Fans of the Gadsden Flag may soon be able to display its familiar rattlesnake and “Don’t Tread on Me” message every time they pull out of the driveway.At least three states — Virginia, Nevada and Texas — are weighing or have already approved proposals to add “Don’t Tread on Me” specialty license plates to their state rosters.
The Gadsden Flag, originally used by the U.S. Marine Corps during the American Revolution, was meant to represent the 13 original colonies and their battle for independence from the British monarchy. It has recently been adopted by some Tea Party groups as a message against big government.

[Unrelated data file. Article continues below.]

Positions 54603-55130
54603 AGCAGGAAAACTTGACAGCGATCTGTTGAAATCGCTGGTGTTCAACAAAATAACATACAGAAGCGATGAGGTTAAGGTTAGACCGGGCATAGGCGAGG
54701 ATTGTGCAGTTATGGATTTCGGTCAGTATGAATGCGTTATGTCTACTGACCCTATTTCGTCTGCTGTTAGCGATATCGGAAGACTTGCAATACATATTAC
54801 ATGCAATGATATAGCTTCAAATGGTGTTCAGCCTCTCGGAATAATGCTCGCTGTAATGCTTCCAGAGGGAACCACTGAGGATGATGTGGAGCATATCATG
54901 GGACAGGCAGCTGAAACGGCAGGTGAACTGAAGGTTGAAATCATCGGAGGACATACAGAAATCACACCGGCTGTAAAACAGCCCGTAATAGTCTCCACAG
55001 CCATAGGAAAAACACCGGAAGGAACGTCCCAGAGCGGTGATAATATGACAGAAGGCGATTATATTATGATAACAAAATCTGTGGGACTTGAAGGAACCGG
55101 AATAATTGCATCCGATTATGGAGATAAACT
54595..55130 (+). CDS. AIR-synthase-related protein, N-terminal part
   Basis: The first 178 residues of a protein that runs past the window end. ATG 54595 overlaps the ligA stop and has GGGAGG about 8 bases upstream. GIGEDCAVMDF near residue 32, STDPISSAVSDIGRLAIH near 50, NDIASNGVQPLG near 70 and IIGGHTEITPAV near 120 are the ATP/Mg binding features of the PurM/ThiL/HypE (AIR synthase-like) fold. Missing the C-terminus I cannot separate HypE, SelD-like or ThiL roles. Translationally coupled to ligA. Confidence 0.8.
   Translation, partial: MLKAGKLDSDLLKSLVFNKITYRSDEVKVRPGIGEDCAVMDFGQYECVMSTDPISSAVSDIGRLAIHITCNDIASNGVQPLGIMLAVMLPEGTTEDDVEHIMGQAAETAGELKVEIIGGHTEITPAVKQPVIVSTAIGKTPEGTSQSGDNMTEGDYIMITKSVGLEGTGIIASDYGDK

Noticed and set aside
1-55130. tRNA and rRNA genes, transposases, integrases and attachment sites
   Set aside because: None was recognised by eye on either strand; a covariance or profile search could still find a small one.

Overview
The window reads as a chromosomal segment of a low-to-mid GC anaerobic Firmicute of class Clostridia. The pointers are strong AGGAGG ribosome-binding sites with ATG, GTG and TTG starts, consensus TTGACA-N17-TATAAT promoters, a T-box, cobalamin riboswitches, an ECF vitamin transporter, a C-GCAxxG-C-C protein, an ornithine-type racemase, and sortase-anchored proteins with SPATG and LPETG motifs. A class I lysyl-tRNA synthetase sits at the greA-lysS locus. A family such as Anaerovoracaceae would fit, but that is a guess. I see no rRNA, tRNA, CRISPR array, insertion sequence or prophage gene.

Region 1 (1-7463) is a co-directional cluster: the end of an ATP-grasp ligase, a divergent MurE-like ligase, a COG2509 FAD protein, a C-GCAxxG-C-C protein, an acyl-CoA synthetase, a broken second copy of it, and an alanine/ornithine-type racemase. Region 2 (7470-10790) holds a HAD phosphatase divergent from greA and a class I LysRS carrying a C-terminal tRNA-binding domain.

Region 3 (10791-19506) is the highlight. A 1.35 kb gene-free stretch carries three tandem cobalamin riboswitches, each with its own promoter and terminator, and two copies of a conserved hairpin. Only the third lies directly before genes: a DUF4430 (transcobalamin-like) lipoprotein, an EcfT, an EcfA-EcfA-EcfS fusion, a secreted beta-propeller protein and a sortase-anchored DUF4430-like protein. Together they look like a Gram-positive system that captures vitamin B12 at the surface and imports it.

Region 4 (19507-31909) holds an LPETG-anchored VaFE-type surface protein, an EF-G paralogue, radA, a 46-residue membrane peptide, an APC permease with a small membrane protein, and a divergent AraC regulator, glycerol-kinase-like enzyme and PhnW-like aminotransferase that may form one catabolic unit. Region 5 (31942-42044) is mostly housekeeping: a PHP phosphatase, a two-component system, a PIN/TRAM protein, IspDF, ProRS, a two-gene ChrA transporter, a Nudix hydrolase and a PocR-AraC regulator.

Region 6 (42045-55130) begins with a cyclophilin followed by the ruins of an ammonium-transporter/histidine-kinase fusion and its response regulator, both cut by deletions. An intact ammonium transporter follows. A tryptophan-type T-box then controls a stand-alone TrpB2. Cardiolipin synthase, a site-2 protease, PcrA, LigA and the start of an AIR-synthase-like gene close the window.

Several supporters of the symbol say they will seek to have Gadsden plates available in other states throughout the country.But critics say the flag’s “Don’t Tread on Me” message is political in nature, and has no place on any government-issued license plate.In Texas, the first state to propose and approve the plates, officials said they didn’t have politics in mind, but simply getting more people interested in displaying specialty plates, which bring the state more money then regular plates.
“The Gadsden ‘Don’t Tread on Me’ flag is a significant one to American and Texas history, and our market research, both formal and informal, shows that there’s a lot of interest in Texas in state history,” said Kim Miller Drummond, spokeswoman for Myplates.com, the company contracted by the Texas Department of Motor Vehicles to design, market and sell new specialty license plates in the state.
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